While the U.S. earnings season got off to a shaky start last week, U.S. stocks benefited from signs the Federal Reserve’s (Fed’s) path toward higher interest rates will be gentle, as well as from continued merger-and-acquisition (M&A) activity on the back of extraordinary low rates. But despite U.S. stocks’ strong performance last week, U. S. investors are facing two lingering issues: weak earnings growth and expensive valuations.
Amid slow first-quarter economic growth and a strong dollar, bottom-up estimates for S&P 500 company earnings have come down 8% over the past three months. At the same time, the S&P 500 is trading at roughly 18.5 times trailing earnings, the highest since late 2009.
Against this backdrop, while investors probably shouldn’t abandon the U.S. market, they may want to consider tilting their stock portfolios toward sectors and geographies offering relative value. As I write in my new weekly commentary, “Gentle Fed, M&A Cheer Stocks,” here are two such pockets of value to consider.
Within Asia, I like equities in developed markets like Japan, as well as in emerging markets. Japan continues to benefit from reasonable valuations, an accommodative central bank and increased equity buying by pension funds. Not only has the market dramatically outperformed its international peers year-to-date, but a stable yen has meant that returns haven’t been significantly eroded by a cheapening currency. Elsewhere, the rally in China’s A-Shares (traded in Shanghai, but difficult for non-Chinese investors to access) is extending to other markets, including the more accessible China H-Shares (traded in Hong Kong), India and South Korea.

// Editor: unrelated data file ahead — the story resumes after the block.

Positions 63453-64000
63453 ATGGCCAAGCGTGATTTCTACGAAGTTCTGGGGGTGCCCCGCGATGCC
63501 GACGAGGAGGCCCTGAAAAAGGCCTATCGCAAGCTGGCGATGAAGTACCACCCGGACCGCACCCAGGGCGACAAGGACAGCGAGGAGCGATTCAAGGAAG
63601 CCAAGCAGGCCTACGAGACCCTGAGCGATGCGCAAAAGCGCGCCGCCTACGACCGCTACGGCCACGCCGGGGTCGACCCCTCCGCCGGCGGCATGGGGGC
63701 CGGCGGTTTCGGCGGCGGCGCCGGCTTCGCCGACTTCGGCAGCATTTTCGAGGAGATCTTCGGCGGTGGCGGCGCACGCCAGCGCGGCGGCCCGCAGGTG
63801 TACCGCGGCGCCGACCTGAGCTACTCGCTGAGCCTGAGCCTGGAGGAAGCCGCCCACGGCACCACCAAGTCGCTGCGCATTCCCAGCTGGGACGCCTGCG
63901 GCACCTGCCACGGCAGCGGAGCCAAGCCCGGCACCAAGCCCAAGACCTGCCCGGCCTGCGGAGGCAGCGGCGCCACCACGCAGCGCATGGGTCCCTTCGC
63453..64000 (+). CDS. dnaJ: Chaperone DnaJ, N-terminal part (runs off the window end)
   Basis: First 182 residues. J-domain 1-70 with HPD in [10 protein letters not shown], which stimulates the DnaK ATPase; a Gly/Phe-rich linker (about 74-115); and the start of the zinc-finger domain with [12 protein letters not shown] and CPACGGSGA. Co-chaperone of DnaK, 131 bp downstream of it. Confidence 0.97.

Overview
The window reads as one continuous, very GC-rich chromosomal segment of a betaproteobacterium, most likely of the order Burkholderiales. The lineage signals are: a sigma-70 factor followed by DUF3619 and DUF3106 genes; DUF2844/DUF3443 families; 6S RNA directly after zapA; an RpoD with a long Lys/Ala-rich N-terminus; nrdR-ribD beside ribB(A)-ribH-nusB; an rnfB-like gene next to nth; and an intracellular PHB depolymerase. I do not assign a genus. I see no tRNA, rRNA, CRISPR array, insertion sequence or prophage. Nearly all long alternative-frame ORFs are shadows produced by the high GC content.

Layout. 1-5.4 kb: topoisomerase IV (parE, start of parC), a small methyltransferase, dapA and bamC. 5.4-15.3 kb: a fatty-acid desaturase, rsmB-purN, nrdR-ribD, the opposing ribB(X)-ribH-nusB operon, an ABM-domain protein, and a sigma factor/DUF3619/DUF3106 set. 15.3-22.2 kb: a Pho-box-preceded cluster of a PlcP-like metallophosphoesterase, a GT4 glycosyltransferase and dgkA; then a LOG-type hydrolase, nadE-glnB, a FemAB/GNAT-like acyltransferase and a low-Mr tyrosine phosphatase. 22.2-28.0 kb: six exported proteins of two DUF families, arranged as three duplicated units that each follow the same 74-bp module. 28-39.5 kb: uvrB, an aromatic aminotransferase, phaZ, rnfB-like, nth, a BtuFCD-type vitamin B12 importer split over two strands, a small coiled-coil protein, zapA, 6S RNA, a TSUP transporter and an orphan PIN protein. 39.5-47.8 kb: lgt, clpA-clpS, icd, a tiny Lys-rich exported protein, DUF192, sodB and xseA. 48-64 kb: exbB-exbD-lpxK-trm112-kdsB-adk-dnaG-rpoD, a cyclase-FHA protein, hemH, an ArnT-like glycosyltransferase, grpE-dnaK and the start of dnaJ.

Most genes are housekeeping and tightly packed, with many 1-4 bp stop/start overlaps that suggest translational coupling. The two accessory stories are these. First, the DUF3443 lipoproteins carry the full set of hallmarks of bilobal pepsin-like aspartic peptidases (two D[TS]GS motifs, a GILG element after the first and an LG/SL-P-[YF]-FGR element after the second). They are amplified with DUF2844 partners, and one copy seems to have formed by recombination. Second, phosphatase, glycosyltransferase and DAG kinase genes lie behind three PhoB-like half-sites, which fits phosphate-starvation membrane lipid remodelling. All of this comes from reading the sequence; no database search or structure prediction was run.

I also see opportunities in the energy sector. While I’d remain cautious of physical crude oil given the commodity’s price volatility, integrated oil company stocks appear to be bottoming. A basket of global energy companies is up roughly 8% from March lows. Investors seem to be reacting to the relative value in the space. Stocks in this group are trading with an attractive average yield of nearly 4% and a reasonable price (just 1.5 times book value). Given my outlook for stabilization in oil prices by year’s end, global integrated oil companies seem like a good long-term value.
The bottom line: In today’s economic environment, I would still favor stocks over other assets, but I would focus on pockets of value within the stock market, including Asian equities and large, integrated oil companies.
International investing involves risks, including risks related to foreign currency, limited liquidity, less government regulation and the possibility of substantial volatility due to adverse political, economic or other developments. These risks often are heightened for investments in emerging/developing markets and in concentrations of single countries.
This material represents an assessment of the market environment at a specific time and is not intended to be a forecast of future events or a guarantee of future results. This information should not be relied upon by the reader as research or investment advice regarding the funds or any security in particular.
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